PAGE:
Nigerian Bishops Support #EndSARS, Decry Violence

Protesters in Lagos. "Ozugo" means "It's EnoughTobiJamesCandids, Wikipedia

By Mark Michael

Anglican leaders across Nigeria have spoken out in response to the nationwide #EndSARS protests in recent weeks, urging government officials to curtail police brutality and protesters to remain non-violent. Archbishop Henry Ndukuba, the Primate of All Nigeria, said that the Church of Nigeria “wishes to express its solidarity with the courageous young people of this country” at an October 19 protest. Archbishop of Canterbury Justin Welby, who knows the country well from his days as an oil executive, expressed his hopes that this can be a “time for heroes” in the troubled state in an October 26 op-ed in Lagos’ This Day newspaper.

The youth-led #EndSARS movement has been calling for the disbanding of the national Special Anti-Robbery Squad (SARS) since 2017. Allegations of discriminatory profiling of young men based on fashion choices and tattoos, as well as illegal roadblocks, unwarranted searches, kidnapping, murder, theft, rape, and torture have dogged the police unit for decades. Nationwide protests began on October 8, after videos of young men being shot by SARS began trending on Twitter.

Tens of thousands of young Nigerians have taken to the streets in cities across the country, in a movement that many compare to last summer’s #BlackLivesMatter protests. About 28 million tweets bearing the movement’s hashtag have accumulated, and protests in supporting the movement have been organized by Nigerians in major cities around the world.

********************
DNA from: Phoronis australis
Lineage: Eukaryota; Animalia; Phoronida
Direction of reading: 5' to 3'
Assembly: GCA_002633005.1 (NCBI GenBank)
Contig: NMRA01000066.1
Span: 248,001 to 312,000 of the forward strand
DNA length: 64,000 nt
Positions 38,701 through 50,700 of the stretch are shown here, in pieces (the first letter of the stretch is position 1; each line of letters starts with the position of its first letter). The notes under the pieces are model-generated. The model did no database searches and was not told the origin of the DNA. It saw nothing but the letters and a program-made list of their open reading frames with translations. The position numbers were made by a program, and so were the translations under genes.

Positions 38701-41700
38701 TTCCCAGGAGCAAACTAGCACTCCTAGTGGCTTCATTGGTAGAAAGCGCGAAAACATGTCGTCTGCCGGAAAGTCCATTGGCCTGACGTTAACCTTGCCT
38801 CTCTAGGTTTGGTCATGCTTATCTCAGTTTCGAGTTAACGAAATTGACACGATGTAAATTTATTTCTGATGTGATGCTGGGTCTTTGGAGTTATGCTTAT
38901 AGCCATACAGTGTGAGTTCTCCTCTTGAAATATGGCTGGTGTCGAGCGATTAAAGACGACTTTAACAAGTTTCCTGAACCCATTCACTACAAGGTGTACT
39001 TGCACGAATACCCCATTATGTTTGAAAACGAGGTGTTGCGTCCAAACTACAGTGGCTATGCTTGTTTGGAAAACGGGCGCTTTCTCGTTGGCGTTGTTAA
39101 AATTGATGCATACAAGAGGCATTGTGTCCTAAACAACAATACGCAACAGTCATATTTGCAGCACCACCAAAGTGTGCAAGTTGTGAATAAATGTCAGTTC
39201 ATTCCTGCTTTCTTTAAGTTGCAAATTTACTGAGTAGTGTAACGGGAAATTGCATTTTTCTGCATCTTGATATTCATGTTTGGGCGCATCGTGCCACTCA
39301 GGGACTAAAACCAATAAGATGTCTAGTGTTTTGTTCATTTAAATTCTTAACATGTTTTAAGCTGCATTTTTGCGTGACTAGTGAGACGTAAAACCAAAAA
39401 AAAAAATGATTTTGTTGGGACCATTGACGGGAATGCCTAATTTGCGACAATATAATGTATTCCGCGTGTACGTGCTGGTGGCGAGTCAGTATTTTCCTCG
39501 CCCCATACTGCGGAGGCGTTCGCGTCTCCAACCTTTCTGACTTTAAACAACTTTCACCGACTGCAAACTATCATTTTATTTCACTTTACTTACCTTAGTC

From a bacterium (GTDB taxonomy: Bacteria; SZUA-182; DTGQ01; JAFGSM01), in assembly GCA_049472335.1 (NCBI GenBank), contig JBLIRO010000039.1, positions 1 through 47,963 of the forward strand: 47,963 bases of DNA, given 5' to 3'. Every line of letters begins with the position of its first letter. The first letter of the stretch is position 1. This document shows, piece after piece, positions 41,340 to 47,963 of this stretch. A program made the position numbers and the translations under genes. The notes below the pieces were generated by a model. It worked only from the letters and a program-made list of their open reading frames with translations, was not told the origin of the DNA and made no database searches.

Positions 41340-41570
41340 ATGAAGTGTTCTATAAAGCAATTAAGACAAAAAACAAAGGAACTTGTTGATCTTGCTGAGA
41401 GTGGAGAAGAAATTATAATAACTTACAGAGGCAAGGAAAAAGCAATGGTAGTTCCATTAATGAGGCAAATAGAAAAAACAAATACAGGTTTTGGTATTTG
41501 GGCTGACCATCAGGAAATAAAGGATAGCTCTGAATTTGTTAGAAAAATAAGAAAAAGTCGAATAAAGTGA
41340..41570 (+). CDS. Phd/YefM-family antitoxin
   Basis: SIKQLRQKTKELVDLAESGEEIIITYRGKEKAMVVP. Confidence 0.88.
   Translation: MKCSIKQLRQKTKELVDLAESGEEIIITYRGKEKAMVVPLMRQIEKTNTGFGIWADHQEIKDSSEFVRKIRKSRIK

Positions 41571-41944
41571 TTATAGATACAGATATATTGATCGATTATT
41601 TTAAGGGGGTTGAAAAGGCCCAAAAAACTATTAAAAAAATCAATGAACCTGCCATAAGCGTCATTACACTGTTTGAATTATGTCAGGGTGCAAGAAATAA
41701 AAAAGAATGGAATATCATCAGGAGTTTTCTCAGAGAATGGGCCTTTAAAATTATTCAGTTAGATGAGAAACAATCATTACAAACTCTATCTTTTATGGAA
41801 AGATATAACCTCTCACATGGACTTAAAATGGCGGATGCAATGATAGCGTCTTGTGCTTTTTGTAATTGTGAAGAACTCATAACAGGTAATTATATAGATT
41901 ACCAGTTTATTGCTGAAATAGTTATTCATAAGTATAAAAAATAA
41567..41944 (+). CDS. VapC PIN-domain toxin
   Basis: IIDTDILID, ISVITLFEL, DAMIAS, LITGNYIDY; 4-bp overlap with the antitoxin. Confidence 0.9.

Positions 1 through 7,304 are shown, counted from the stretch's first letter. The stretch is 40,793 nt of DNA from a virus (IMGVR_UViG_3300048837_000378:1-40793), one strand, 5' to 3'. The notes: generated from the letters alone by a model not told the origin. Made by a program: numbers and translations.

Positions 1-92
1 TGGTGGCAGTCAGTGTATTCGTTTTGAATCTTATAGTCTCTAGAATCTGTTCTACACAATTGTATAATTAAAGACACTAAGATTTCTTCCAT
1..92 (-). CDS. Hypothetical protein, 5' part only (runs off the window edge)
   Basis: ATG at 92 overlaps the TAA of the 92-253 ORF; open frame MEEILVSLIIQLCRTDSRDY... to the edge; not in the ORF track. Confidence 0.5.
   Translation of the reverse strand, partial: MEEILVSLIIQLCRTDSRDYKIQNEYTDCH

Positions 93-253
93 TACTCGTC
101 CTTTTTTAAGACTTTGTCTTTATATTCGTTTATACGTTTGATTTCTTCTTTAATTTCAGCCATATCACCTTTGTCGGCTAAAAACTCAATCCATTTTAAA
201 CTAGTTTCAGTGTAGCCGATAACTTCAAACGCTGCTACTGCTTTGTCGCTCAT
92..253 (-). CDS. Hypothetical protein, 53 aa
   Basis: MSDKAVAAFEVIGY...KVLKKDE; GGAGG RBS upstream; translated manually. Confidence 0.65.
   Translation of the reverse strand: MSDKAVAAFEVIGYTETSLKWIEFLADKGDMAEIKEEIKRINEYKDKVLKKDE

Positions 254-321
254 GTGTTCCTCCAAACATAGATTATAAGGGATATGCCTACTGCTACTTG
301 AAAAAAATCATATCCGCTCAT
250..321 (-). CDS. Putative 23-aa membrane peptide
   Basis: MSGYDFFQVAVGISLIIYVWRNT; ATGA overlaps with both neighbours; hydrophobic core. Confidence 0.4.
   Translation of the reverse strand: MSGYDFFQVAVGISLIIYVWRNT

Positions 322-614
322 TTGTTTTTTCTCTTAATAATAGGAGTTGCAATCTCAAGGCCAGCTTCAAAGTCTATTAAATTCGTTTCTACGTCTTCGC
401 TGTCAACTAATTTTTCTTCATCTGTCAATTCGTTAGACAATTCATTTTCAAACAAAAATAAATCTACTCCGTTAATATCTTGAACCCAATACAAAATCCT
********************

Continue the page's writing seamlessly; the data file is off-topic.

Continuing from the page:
Anglican bishops around Nigeria have commented frequently on the protests in recent weeks, as many dioceses conduct pandemic-delayed annual synods. In synodical addresses, press conferences, and newspaper columns, bishops have expressed support and encouraged youth to make their voices heard constructively to the youthful nation, in which 70 percent of citizens are under the age of 30.

The Rt. Rev. Dr. Humphrey Olumakaiye, Bishop of Lagos, Nigeria’s largest city and a center of protest activity, wrote in an October 14 post on The Tribune Online, a Lagos news site: “With the recent uproar in our nation and in fact across the globe, on social media and on our roads about the #EndSARS agitation; the church of God is not putting her head in the sand expecting issues to redress itself. This is a genuine agitation, and it is borne out of deep concern for the future of this nation.”

“The Church cannot be silent in the midst of such credible reports of widespread abuse of power and oppression of citizens, especially by those empowered by the state to protect citizens rights, lives, and property,” Ndukuba said. “The government must first fully assimilate the demands on behalf of countless victims of police brutality and address the issues of gross abuse of power and privilege.”

President Muhammad Buhari’s government responded quickly, pledging to disband the controversial unit on October 11. Most protestors, though, remain unconvinced, as the government has made and broken such promises three times before. As gatherings continued to swell in number, Nigerian police and the army have been called in to disperse the crowds and have allegedly shot dozens of unarmed protesters.